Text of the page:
Jamaica’s first Pride gets boost from government officials

This is the first of several articles about PRiDEJA 2015. See also:

Kingston Mayor Angela Brown Burke speaks at the opening of the first Jamaica Pride, PRiDEJA 2015. (Photo courtesy LoopJamaica.com)
Kingston Mayor Angela Brown Burke speaks at the opening of the first Jamaica Pride, PRiDEJA 2015. (Photo courtesy LoopJamaica.com)

In a change from Jamaica’s often-deserved reputation as a violently homophobic nation, Jamaican politicians have spoken positively about the country’s first Pride celebration, currently under way. To reduce the possibility of anti-LGBTI violence, PRiDEJA 2015 does not include a parade.

LoopJamaica reports:

Jamaican gays and lesbians are quietly expressing hope for change in the island’s anti-gay laws after getting government’s support for the ongoing gay Pride celebration in Kingston.

The celebration is the first of its kind in Jamaica, a country known for being largely intolerant of the gay lifestyle. It boasted a high-profile guest at Saturday’s opening ceremony – the Mayor of Kingston, Angela Brown Burke.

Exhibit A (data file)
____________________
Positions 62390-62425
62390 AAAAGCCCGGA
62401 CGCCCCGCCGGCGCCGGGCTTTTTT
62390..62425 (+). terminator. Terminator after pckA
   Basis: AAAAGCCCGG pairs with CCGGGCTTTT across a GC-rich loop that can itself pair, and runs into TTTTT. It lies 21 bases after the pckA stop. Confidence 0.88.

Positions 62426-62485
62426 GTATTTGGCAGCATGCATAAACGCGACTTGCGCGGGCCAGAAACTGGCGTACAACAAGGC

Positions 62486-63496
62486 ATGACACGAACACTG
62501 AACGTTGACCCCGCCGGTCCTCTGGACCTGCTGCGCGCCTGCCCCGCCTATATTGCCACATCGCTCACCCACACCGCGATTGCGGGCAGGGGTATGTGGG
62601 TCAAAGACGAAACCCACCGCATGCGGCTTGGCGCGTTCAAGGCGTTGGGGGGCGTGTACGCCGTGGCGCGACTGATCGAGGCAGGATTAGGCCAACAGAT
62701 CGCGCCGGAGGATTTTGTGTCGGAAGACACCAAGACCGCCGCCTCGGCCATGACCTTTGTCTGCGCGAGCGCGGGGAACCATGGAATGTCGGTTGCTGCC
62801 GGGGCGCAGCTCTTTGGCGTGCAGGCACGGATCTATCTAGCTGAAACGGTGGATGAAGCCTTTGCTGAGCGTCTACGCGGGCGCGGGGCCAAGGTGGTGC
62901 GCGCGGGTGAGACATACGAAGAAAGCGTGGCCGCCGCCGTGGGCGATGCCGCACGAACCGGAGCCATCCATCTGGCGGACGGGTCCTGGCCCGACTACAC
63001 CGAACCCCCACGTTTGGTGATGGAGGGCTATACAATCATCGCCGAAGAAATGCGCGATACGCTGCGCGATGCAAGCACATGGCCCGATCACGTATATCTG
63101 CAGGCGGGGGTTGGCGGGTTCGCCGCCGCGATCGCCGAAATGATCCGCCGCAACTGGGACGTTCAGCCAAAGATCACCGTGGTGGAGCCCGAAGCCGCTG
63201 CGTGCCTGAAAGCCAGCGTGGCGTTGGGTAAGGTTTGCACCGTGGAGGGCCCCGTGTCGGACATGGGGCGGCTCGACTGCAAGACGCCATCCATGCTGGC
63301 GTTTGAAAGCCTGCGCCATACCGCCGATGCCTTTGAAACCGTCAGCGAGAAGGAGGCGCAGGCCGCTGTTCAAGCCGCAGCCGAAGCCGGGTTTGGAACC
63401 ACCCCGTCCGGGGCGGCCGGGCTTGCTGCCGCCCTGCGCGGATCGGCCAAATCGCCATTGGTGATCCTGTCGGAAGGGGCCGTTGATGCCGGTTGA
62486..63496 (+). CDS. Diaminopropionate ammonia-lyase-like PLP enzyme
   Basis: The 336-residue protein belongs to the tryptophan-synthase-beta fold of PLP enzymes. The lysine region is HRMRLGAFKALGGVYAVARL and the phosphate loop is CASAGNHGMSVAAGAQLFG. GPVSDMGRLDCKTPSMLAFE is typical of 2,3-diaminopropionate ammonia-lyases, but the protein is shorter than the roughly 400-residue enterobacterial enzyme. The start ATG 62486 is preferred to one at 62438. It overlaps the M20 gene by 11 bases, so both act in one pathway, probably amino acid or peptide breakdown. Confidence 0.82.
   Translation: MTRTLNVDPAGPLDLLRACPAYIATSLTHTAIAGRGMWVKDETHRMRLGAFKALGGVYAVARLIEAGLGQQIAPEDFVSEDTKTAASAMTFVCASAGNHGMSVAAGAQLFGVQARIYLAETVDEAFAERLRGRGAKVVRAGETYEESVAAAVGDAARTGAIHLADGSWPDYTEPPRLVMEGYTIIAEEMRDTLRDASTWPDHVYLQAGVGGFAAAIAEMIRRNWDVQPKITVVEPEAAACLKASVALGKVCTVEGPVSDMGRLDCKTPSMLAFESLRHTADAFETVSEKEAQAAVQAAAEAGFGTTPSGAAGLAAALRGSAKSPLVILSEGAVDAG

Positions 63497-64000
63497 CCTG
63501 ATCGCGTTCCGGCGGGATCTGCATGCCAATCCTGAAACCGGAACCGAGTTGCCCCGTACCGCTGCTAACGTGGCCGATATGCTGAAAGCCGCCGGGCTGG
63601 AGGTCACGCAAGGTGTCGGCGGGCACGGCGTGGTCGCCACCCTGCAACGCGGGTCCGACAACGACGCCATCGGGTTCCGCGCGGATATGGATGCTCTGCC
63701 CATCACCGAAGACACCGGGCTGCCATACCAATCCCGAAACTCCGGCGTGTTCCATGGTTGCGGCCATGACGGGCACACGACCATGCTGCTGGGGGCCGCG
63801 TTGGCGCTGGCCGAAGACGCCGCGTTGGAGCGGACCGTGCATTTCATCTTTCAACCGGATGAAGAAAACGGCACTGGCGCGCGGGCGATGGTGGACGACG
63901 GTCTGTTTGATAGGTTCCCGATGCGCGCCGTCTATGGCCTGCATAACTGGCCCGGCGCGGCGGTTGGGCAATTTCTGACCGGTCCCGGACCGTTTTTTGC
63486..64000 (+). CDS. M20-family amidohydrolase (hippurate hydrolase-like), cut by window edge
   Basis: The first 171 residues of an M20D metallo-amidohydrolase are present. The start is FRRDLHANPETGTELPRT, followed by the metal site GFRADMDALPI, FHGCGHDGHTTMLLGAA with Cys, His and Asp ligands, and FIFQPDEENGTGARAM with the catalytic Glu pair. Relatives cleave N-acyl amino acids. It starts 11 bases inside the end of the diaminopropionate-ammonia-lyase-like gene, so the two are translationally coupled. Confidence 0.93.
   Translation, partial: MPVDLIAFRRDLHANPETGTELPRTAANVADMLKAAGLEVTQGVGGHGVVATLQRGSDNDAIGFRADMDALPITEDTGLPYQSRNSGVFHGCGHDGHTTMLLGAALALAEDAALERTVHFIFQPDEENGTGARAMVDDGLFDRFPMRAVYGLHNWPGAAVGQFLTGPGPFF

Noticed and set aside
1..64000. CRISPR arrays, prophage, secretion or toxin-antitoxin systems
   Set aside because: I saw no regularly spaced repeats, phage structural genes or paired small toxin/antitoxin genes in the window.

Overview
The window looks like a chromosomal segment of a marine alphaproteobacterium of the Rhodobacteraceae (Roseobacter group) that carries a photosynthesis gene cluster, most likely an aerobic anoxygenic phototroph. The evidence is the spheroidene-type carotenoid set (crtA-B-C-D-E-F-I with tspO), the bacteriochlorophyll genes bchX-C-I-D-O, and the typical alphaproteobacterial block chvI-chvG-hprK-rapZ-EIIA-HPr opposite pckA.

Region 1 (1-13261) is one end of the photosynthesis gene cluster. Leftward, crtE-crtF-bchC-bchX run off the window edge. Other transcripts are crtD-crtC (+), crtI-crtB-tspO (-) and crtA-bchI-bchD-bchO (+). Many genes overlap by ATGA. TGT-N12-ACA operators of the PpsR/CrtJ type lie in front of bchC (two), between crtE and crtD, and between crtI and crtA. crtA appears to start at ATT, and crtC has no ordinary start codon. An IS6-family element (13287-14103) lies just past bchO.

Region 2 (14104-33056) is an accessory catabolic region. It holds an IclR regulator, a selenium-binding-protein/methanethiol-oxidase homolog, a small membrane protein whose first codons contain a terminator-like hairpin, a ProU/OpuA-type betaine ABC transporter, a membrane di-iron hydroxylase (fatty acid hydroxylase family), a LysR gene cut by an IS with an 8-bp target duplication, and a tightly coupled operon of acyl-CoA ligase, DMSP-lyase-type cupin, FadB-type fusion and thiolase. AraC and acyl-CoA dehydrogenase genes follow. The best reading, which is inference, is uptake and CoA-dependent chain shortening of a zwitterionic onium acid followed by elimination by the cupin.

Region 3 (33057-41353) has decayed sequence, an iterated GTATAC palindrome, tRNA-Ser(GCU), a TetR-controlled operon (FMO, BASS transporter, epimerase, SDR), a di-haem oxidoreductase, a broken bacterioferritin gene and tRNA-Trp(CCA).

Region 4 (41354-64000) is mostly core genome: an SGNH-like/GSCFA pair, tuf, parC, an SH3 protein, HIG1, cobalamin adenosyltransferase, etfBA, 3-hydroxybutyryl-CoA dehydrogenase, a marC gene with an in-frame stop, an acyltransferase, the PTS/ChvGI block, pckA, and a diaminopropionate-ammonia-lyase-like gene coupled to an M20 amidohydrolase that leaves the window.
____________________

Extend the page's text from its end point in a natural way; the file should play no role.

The LGBT community has been sharing photos of the celebrations on social media. Pictures include inspired-looking participants listening to the Mayor’s speech and posing with her at the opening ceremony; rainbow flag-waving gays and lesbians taking part in a flash mob; and revellers on a bus rocking to soca music.

“I come from the point of view that I, as mayor, have a responsibility to all the individuals of Kingston,” Brown-Burke, explaining her decision to speak at the celebration, reportedly told gay newspaper Washington Blade.

“There are individuals who are minorities who have been struggling in terms of their identity and finding their own space,” she continued. “It is important for us to provide safe spaces for them.”

Minister of Justice Mark Golding also issued a statement in support of the gay Pride celebration. [Editor:  It’s really more an appeal to refrain from violence than a statement of support for PRiDE 2015.]

“I support the right of all Jamaicans, including members of the LGBT community, to express their opinions through any lawful means,” Golding said.

“As the LGBT community embarks on a week of activities to build awareness of the rights and needs of their members, I urge all Jamaicans to respect their right to do so in peace.”

For more information, read the full Loop Jamaica article “Gay Pride participants rub shoulders with Kingston Mayor, express hope for change.”

Written by Colin Stewart

Colin Stewart is a 45-year journalism veteran living in Southern California. He is the president of the St. Paul’s Foundation for International Reconciliation, which supports LGBTQ+ rights advocacy journalism, Erasing 76 Crimes. Contact him at [email protected]


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